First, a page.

A couple of weeks ago I received an unsolicited message from a woman who claimed to handle PR for a segment of the prepaid debit card industry. Her initial note, while polite enough, acknowledged my coverage of prepaid debit cards and suggested that I reach out to her for a “balanced perspective.”
Now, for those of your who follow my writing have probably figured out that I’m fairly thick skinned and hardly hypersensitive but suggesting that my coverage of prepaid debit cards is out of balance, especially in her initial email, probably isn’t the best way to get what you want. You know, the whole catching more flies with honey thing?
Still, I thanked her for reaching out and told her I wasn’t really interested in talking points but if she could get one of the celebs who have decided to endorse or invest in prepaid debit cards in a chair across from me I’d be delighted to speak with them about prepaid debit cards.
Finally, and this is important, I asked her which prepaid debit card she used. 1st time.
A week later she responded apparently insulted that I didn’t want her talking points. So sorry! All of the PR firms I’ve used in the past specialized in talking points. She then went off on some of my media appearances saying my comments were troubling and false.
Oh boy. I knew at that point that I had been pulled into a quasi-political discussion where my “right” was being counter-argued with her strategy of apparently brow beating people who wouldn’t agree with her. It was DNC v RNC, Alabama v Auburn, Luke v Vadar.
Again, and this is important, I asked her which prepaid debit card she used. 2nd time.
My problem was I fell for it. I tried to argue some of her points with what I thought were logical and solid fact based counter-arguments, like how people in the ChexSystems database were unable to get checking accounts because, shockingly, THEY WROTE BAD CHECKS!!! I also pulled out what I thought was the Coup de Grace…simple math! I pointed out that paying $0 per month for properly managed checking and credit card accounts is less than paying any amount that is greater than $0 for a prepaid debit card. I even confirmed my math with my 5 year old. Still, it didn’t work. I was caught in PR spin hell.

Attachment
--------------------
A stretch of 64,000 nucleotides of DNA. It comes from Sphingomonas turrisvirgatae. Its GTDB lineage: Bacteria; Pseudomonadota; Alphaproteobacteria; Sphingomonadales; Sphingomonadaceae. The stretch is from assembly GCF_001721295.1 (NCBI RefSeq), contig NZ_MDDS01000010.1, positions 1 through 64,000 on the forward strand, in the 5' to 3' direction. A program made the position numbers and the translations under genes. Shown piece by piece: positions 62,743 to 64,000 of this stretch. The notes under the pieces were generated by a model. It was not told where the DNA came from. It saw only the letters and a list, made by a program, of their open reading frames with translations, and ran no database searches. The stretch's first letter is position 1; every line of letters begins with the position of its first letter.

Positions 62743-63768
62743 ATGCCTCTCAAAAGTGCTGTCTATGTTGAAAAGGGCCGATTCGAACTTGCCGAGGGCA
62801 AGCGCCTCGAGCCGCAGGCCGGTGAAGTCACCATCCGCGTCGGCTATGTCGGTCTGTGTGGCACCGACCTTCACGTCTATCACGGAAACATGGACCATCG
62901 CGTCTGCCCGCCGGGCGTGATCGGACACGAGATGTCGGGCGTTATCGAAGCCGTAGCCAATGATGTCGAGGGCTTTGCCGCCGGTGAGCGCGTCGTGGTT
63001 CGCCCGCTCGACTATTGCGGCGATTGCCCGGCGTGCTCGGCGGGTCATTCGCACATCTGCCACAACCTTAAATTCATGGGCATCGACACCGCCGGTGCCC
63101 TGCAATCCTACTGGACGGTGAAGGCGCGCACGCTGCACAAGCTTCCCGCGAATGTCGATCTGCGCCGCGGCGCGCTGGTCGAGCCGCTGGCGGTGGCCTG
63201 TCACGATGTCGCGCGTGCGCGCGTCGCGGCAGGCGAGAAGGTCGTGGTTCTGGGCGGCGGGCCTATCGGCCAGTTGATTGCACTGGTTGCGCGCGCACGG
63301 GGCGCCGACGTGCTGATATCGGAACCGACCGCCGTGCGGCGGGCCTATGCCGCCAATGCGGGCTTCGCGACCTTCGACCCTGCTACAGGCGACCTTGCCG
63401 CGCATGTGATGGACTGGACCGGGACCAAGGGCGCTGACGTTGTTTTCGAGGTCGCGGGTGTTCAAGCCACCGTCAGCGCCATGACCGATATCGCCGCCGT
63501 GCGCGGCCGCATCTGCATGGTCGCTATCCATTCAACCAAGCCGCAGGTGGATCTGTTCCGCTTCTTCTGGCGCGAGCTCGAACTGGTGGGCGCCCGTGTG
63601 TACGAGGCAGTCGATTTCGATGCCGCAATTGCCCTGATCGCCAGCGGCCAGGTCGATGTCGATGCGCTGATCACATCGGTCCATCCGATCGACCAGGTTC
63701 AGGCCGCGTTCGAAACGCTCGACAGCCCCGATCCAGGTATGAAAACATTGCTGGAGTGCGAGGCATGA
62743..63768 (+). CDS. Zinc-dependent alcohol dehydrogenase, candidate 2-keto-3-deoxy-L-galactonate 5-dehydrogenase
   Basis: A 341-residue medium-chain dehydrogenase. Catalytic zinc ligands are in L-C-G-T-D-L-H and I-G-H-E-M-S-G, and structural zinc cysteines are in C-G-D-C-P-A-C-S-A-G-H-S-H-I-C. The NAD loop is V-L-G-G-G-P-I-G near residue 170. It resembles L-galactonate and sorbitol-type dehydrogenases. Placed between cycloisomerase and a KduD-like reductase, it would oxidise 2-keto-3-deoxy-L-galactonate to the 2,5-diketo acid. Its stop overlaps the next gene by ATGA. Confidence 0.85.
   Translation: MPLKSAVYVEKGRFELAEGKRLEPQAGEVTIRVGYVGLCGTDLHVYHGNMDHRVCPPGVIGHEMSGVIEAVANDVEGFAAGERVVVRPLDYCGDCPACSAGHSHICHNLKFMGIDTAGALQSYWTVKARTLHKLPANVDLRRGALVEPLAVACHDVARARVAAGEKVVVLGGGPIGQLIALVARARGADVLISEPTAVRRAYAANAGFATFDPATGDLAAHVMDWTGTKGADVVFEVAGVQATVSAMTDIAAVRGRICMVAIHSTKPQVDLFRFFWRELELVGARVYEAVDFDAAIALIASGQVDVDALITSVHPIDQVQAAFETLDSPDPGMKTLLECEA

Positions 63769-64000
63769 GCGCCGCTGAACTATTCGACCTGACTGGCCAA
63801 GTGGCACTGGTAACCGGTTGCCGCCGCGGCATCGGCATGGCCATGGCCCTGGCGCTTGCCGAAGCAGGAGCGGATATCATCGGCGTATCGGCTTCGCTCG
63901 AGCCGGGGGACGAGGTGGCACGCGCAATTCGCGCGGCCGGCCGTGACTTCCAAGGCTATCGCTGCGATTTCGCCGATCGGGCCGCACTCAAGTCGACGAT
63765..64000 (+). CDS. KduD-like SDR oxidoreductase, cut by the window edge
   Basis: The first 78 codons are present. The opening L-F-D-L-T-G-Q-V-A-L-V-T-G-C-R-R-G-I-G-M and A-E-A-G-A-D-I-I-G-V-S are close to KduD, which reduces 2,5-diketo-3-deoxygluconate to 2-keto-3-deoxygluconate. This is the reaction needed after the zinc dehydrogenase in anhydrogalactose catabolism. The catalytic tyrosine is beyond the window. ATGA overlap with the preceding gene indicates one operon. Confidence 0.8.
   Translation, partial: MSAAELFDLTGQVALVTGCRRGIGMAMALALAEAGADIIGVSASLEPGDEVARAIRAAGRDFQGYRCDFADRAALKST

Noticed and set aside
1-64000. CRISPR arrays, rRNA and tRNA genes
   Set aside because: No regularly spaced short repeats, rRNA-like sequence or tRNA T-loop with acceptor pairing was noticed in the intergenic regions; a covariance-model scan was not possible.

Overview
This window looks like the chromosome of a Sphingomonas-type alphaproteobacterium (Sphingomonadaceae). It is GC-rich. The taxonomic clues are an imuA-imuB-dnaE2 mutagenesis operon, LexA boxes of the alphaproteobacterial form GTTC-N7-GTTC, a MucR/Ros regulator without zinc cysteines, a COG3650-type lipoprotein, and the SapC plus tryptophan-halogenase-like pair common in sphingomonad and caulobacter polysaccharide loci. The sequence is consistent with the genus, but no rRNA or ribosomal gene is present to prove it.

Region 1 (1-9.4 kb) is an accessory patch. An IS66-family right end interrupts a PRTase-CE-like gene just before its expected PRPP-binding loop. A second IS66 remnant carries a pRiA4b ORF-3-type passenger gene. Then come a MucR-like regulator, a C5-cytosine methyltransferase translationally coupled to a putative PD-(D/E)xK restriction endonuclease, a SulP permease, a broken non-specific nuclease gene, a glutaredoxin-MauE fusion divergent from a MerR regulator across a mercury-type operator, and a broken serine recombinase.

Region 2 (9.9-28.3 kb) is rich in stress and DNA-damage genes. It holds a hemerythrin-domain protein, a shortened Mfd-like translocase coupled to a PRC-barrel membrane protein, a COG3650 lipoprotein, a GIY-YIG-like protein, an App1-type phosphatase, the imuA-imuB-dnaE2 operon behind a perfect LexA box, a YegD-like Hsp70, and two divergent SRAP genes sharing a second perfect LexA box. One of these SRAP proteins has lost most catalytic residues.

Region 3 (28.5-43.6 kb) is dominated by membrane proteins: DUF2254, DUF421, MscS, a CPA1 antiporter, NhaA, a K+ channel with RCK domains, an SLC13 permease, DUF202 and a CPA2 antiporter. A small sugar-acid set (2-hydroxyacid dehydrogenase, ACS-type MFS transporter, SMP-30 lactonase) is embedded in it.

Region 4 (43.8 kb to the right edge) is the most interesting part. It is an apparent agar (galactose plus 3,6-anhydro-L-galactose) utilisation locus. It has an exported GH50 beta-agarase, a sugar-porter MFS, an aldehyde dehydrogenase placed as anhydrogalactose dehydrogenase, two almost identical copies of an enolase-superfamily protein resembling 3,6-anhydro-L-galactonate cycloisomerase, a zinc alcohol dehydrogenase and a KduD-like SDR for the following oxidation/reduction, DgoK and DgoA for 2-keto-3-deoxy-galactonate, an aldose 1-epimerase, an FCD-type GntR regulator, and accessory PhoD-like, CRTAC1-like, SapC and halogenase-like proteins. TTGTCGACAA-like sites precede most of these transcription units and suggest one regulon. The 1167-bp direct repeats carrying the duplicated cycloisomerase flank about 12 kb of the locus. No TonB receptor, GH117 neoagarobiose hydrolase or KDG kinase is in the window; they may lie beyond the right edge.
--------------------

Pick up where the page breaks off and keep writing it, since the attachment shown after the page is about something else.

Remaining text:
Her next tactic was a massive strategic mistake…she entered the world of credit reporting with her argument, which is my back yard. She actually suggested that some prepaid debit cards have a credit building feature. I knew we were almost done because I was going to unleash the most powerful of all arguments…the truth. I knew that no prepaid debit card actually helped their customers build, rebuild or establish credit. Heck, even the Federal Reserve acknowledges as much…
“In addition, these cards (prepaid debit cards) presently offer no credit-building benefits to consumers who may lack sufficient credit histories. Despite appeals from prepaid card companies, the credit bureaus have been reluctant to create standard data reporting formats for “noncredit” transactions?”
I did what any normally functioning credit expert would do at this point…I asked her to clearly identify which prepaid debit cards are offering credit building. I also reminder her to “please be specific so I can actually go to their websites and see the credit builder programs offered by these “Some” prepaid debit cards.”
Yeah, she was cooked and didn’t have a good answer, let alone any answer at all. And as is common when the weak don’t have a good answer…you stoop to more insults. There ended our discussion with her final salvo coming straight from the “bad customer service representative” list of stock responses, “I find the tone of your emails and reporting to border insulting.”
Yes, I agree fully…the truth about prepaid debit cards is often painful and it can come across as insulting. I take solace in the fact that I sleep very well at night knowing that A) my and my son’s math is correct and B) that prepaid debit cards don’t have “credit building” features and C) that I honestly believe I’m right.
Finally, I never did find out what prepaid debit card this devotee of the product actually used. “The email also wasn’t about what prepaid cards I use or sharing any of my personal banking information with you.” Translation: I don’t use a prepaid debit card.
**the full text of my email conversation with the prepaid debit card public relations person is available if I’m found in a ditch someday.
John is interviewed on FOX and discusses new prepaid debit cards marketed towards affluent consumers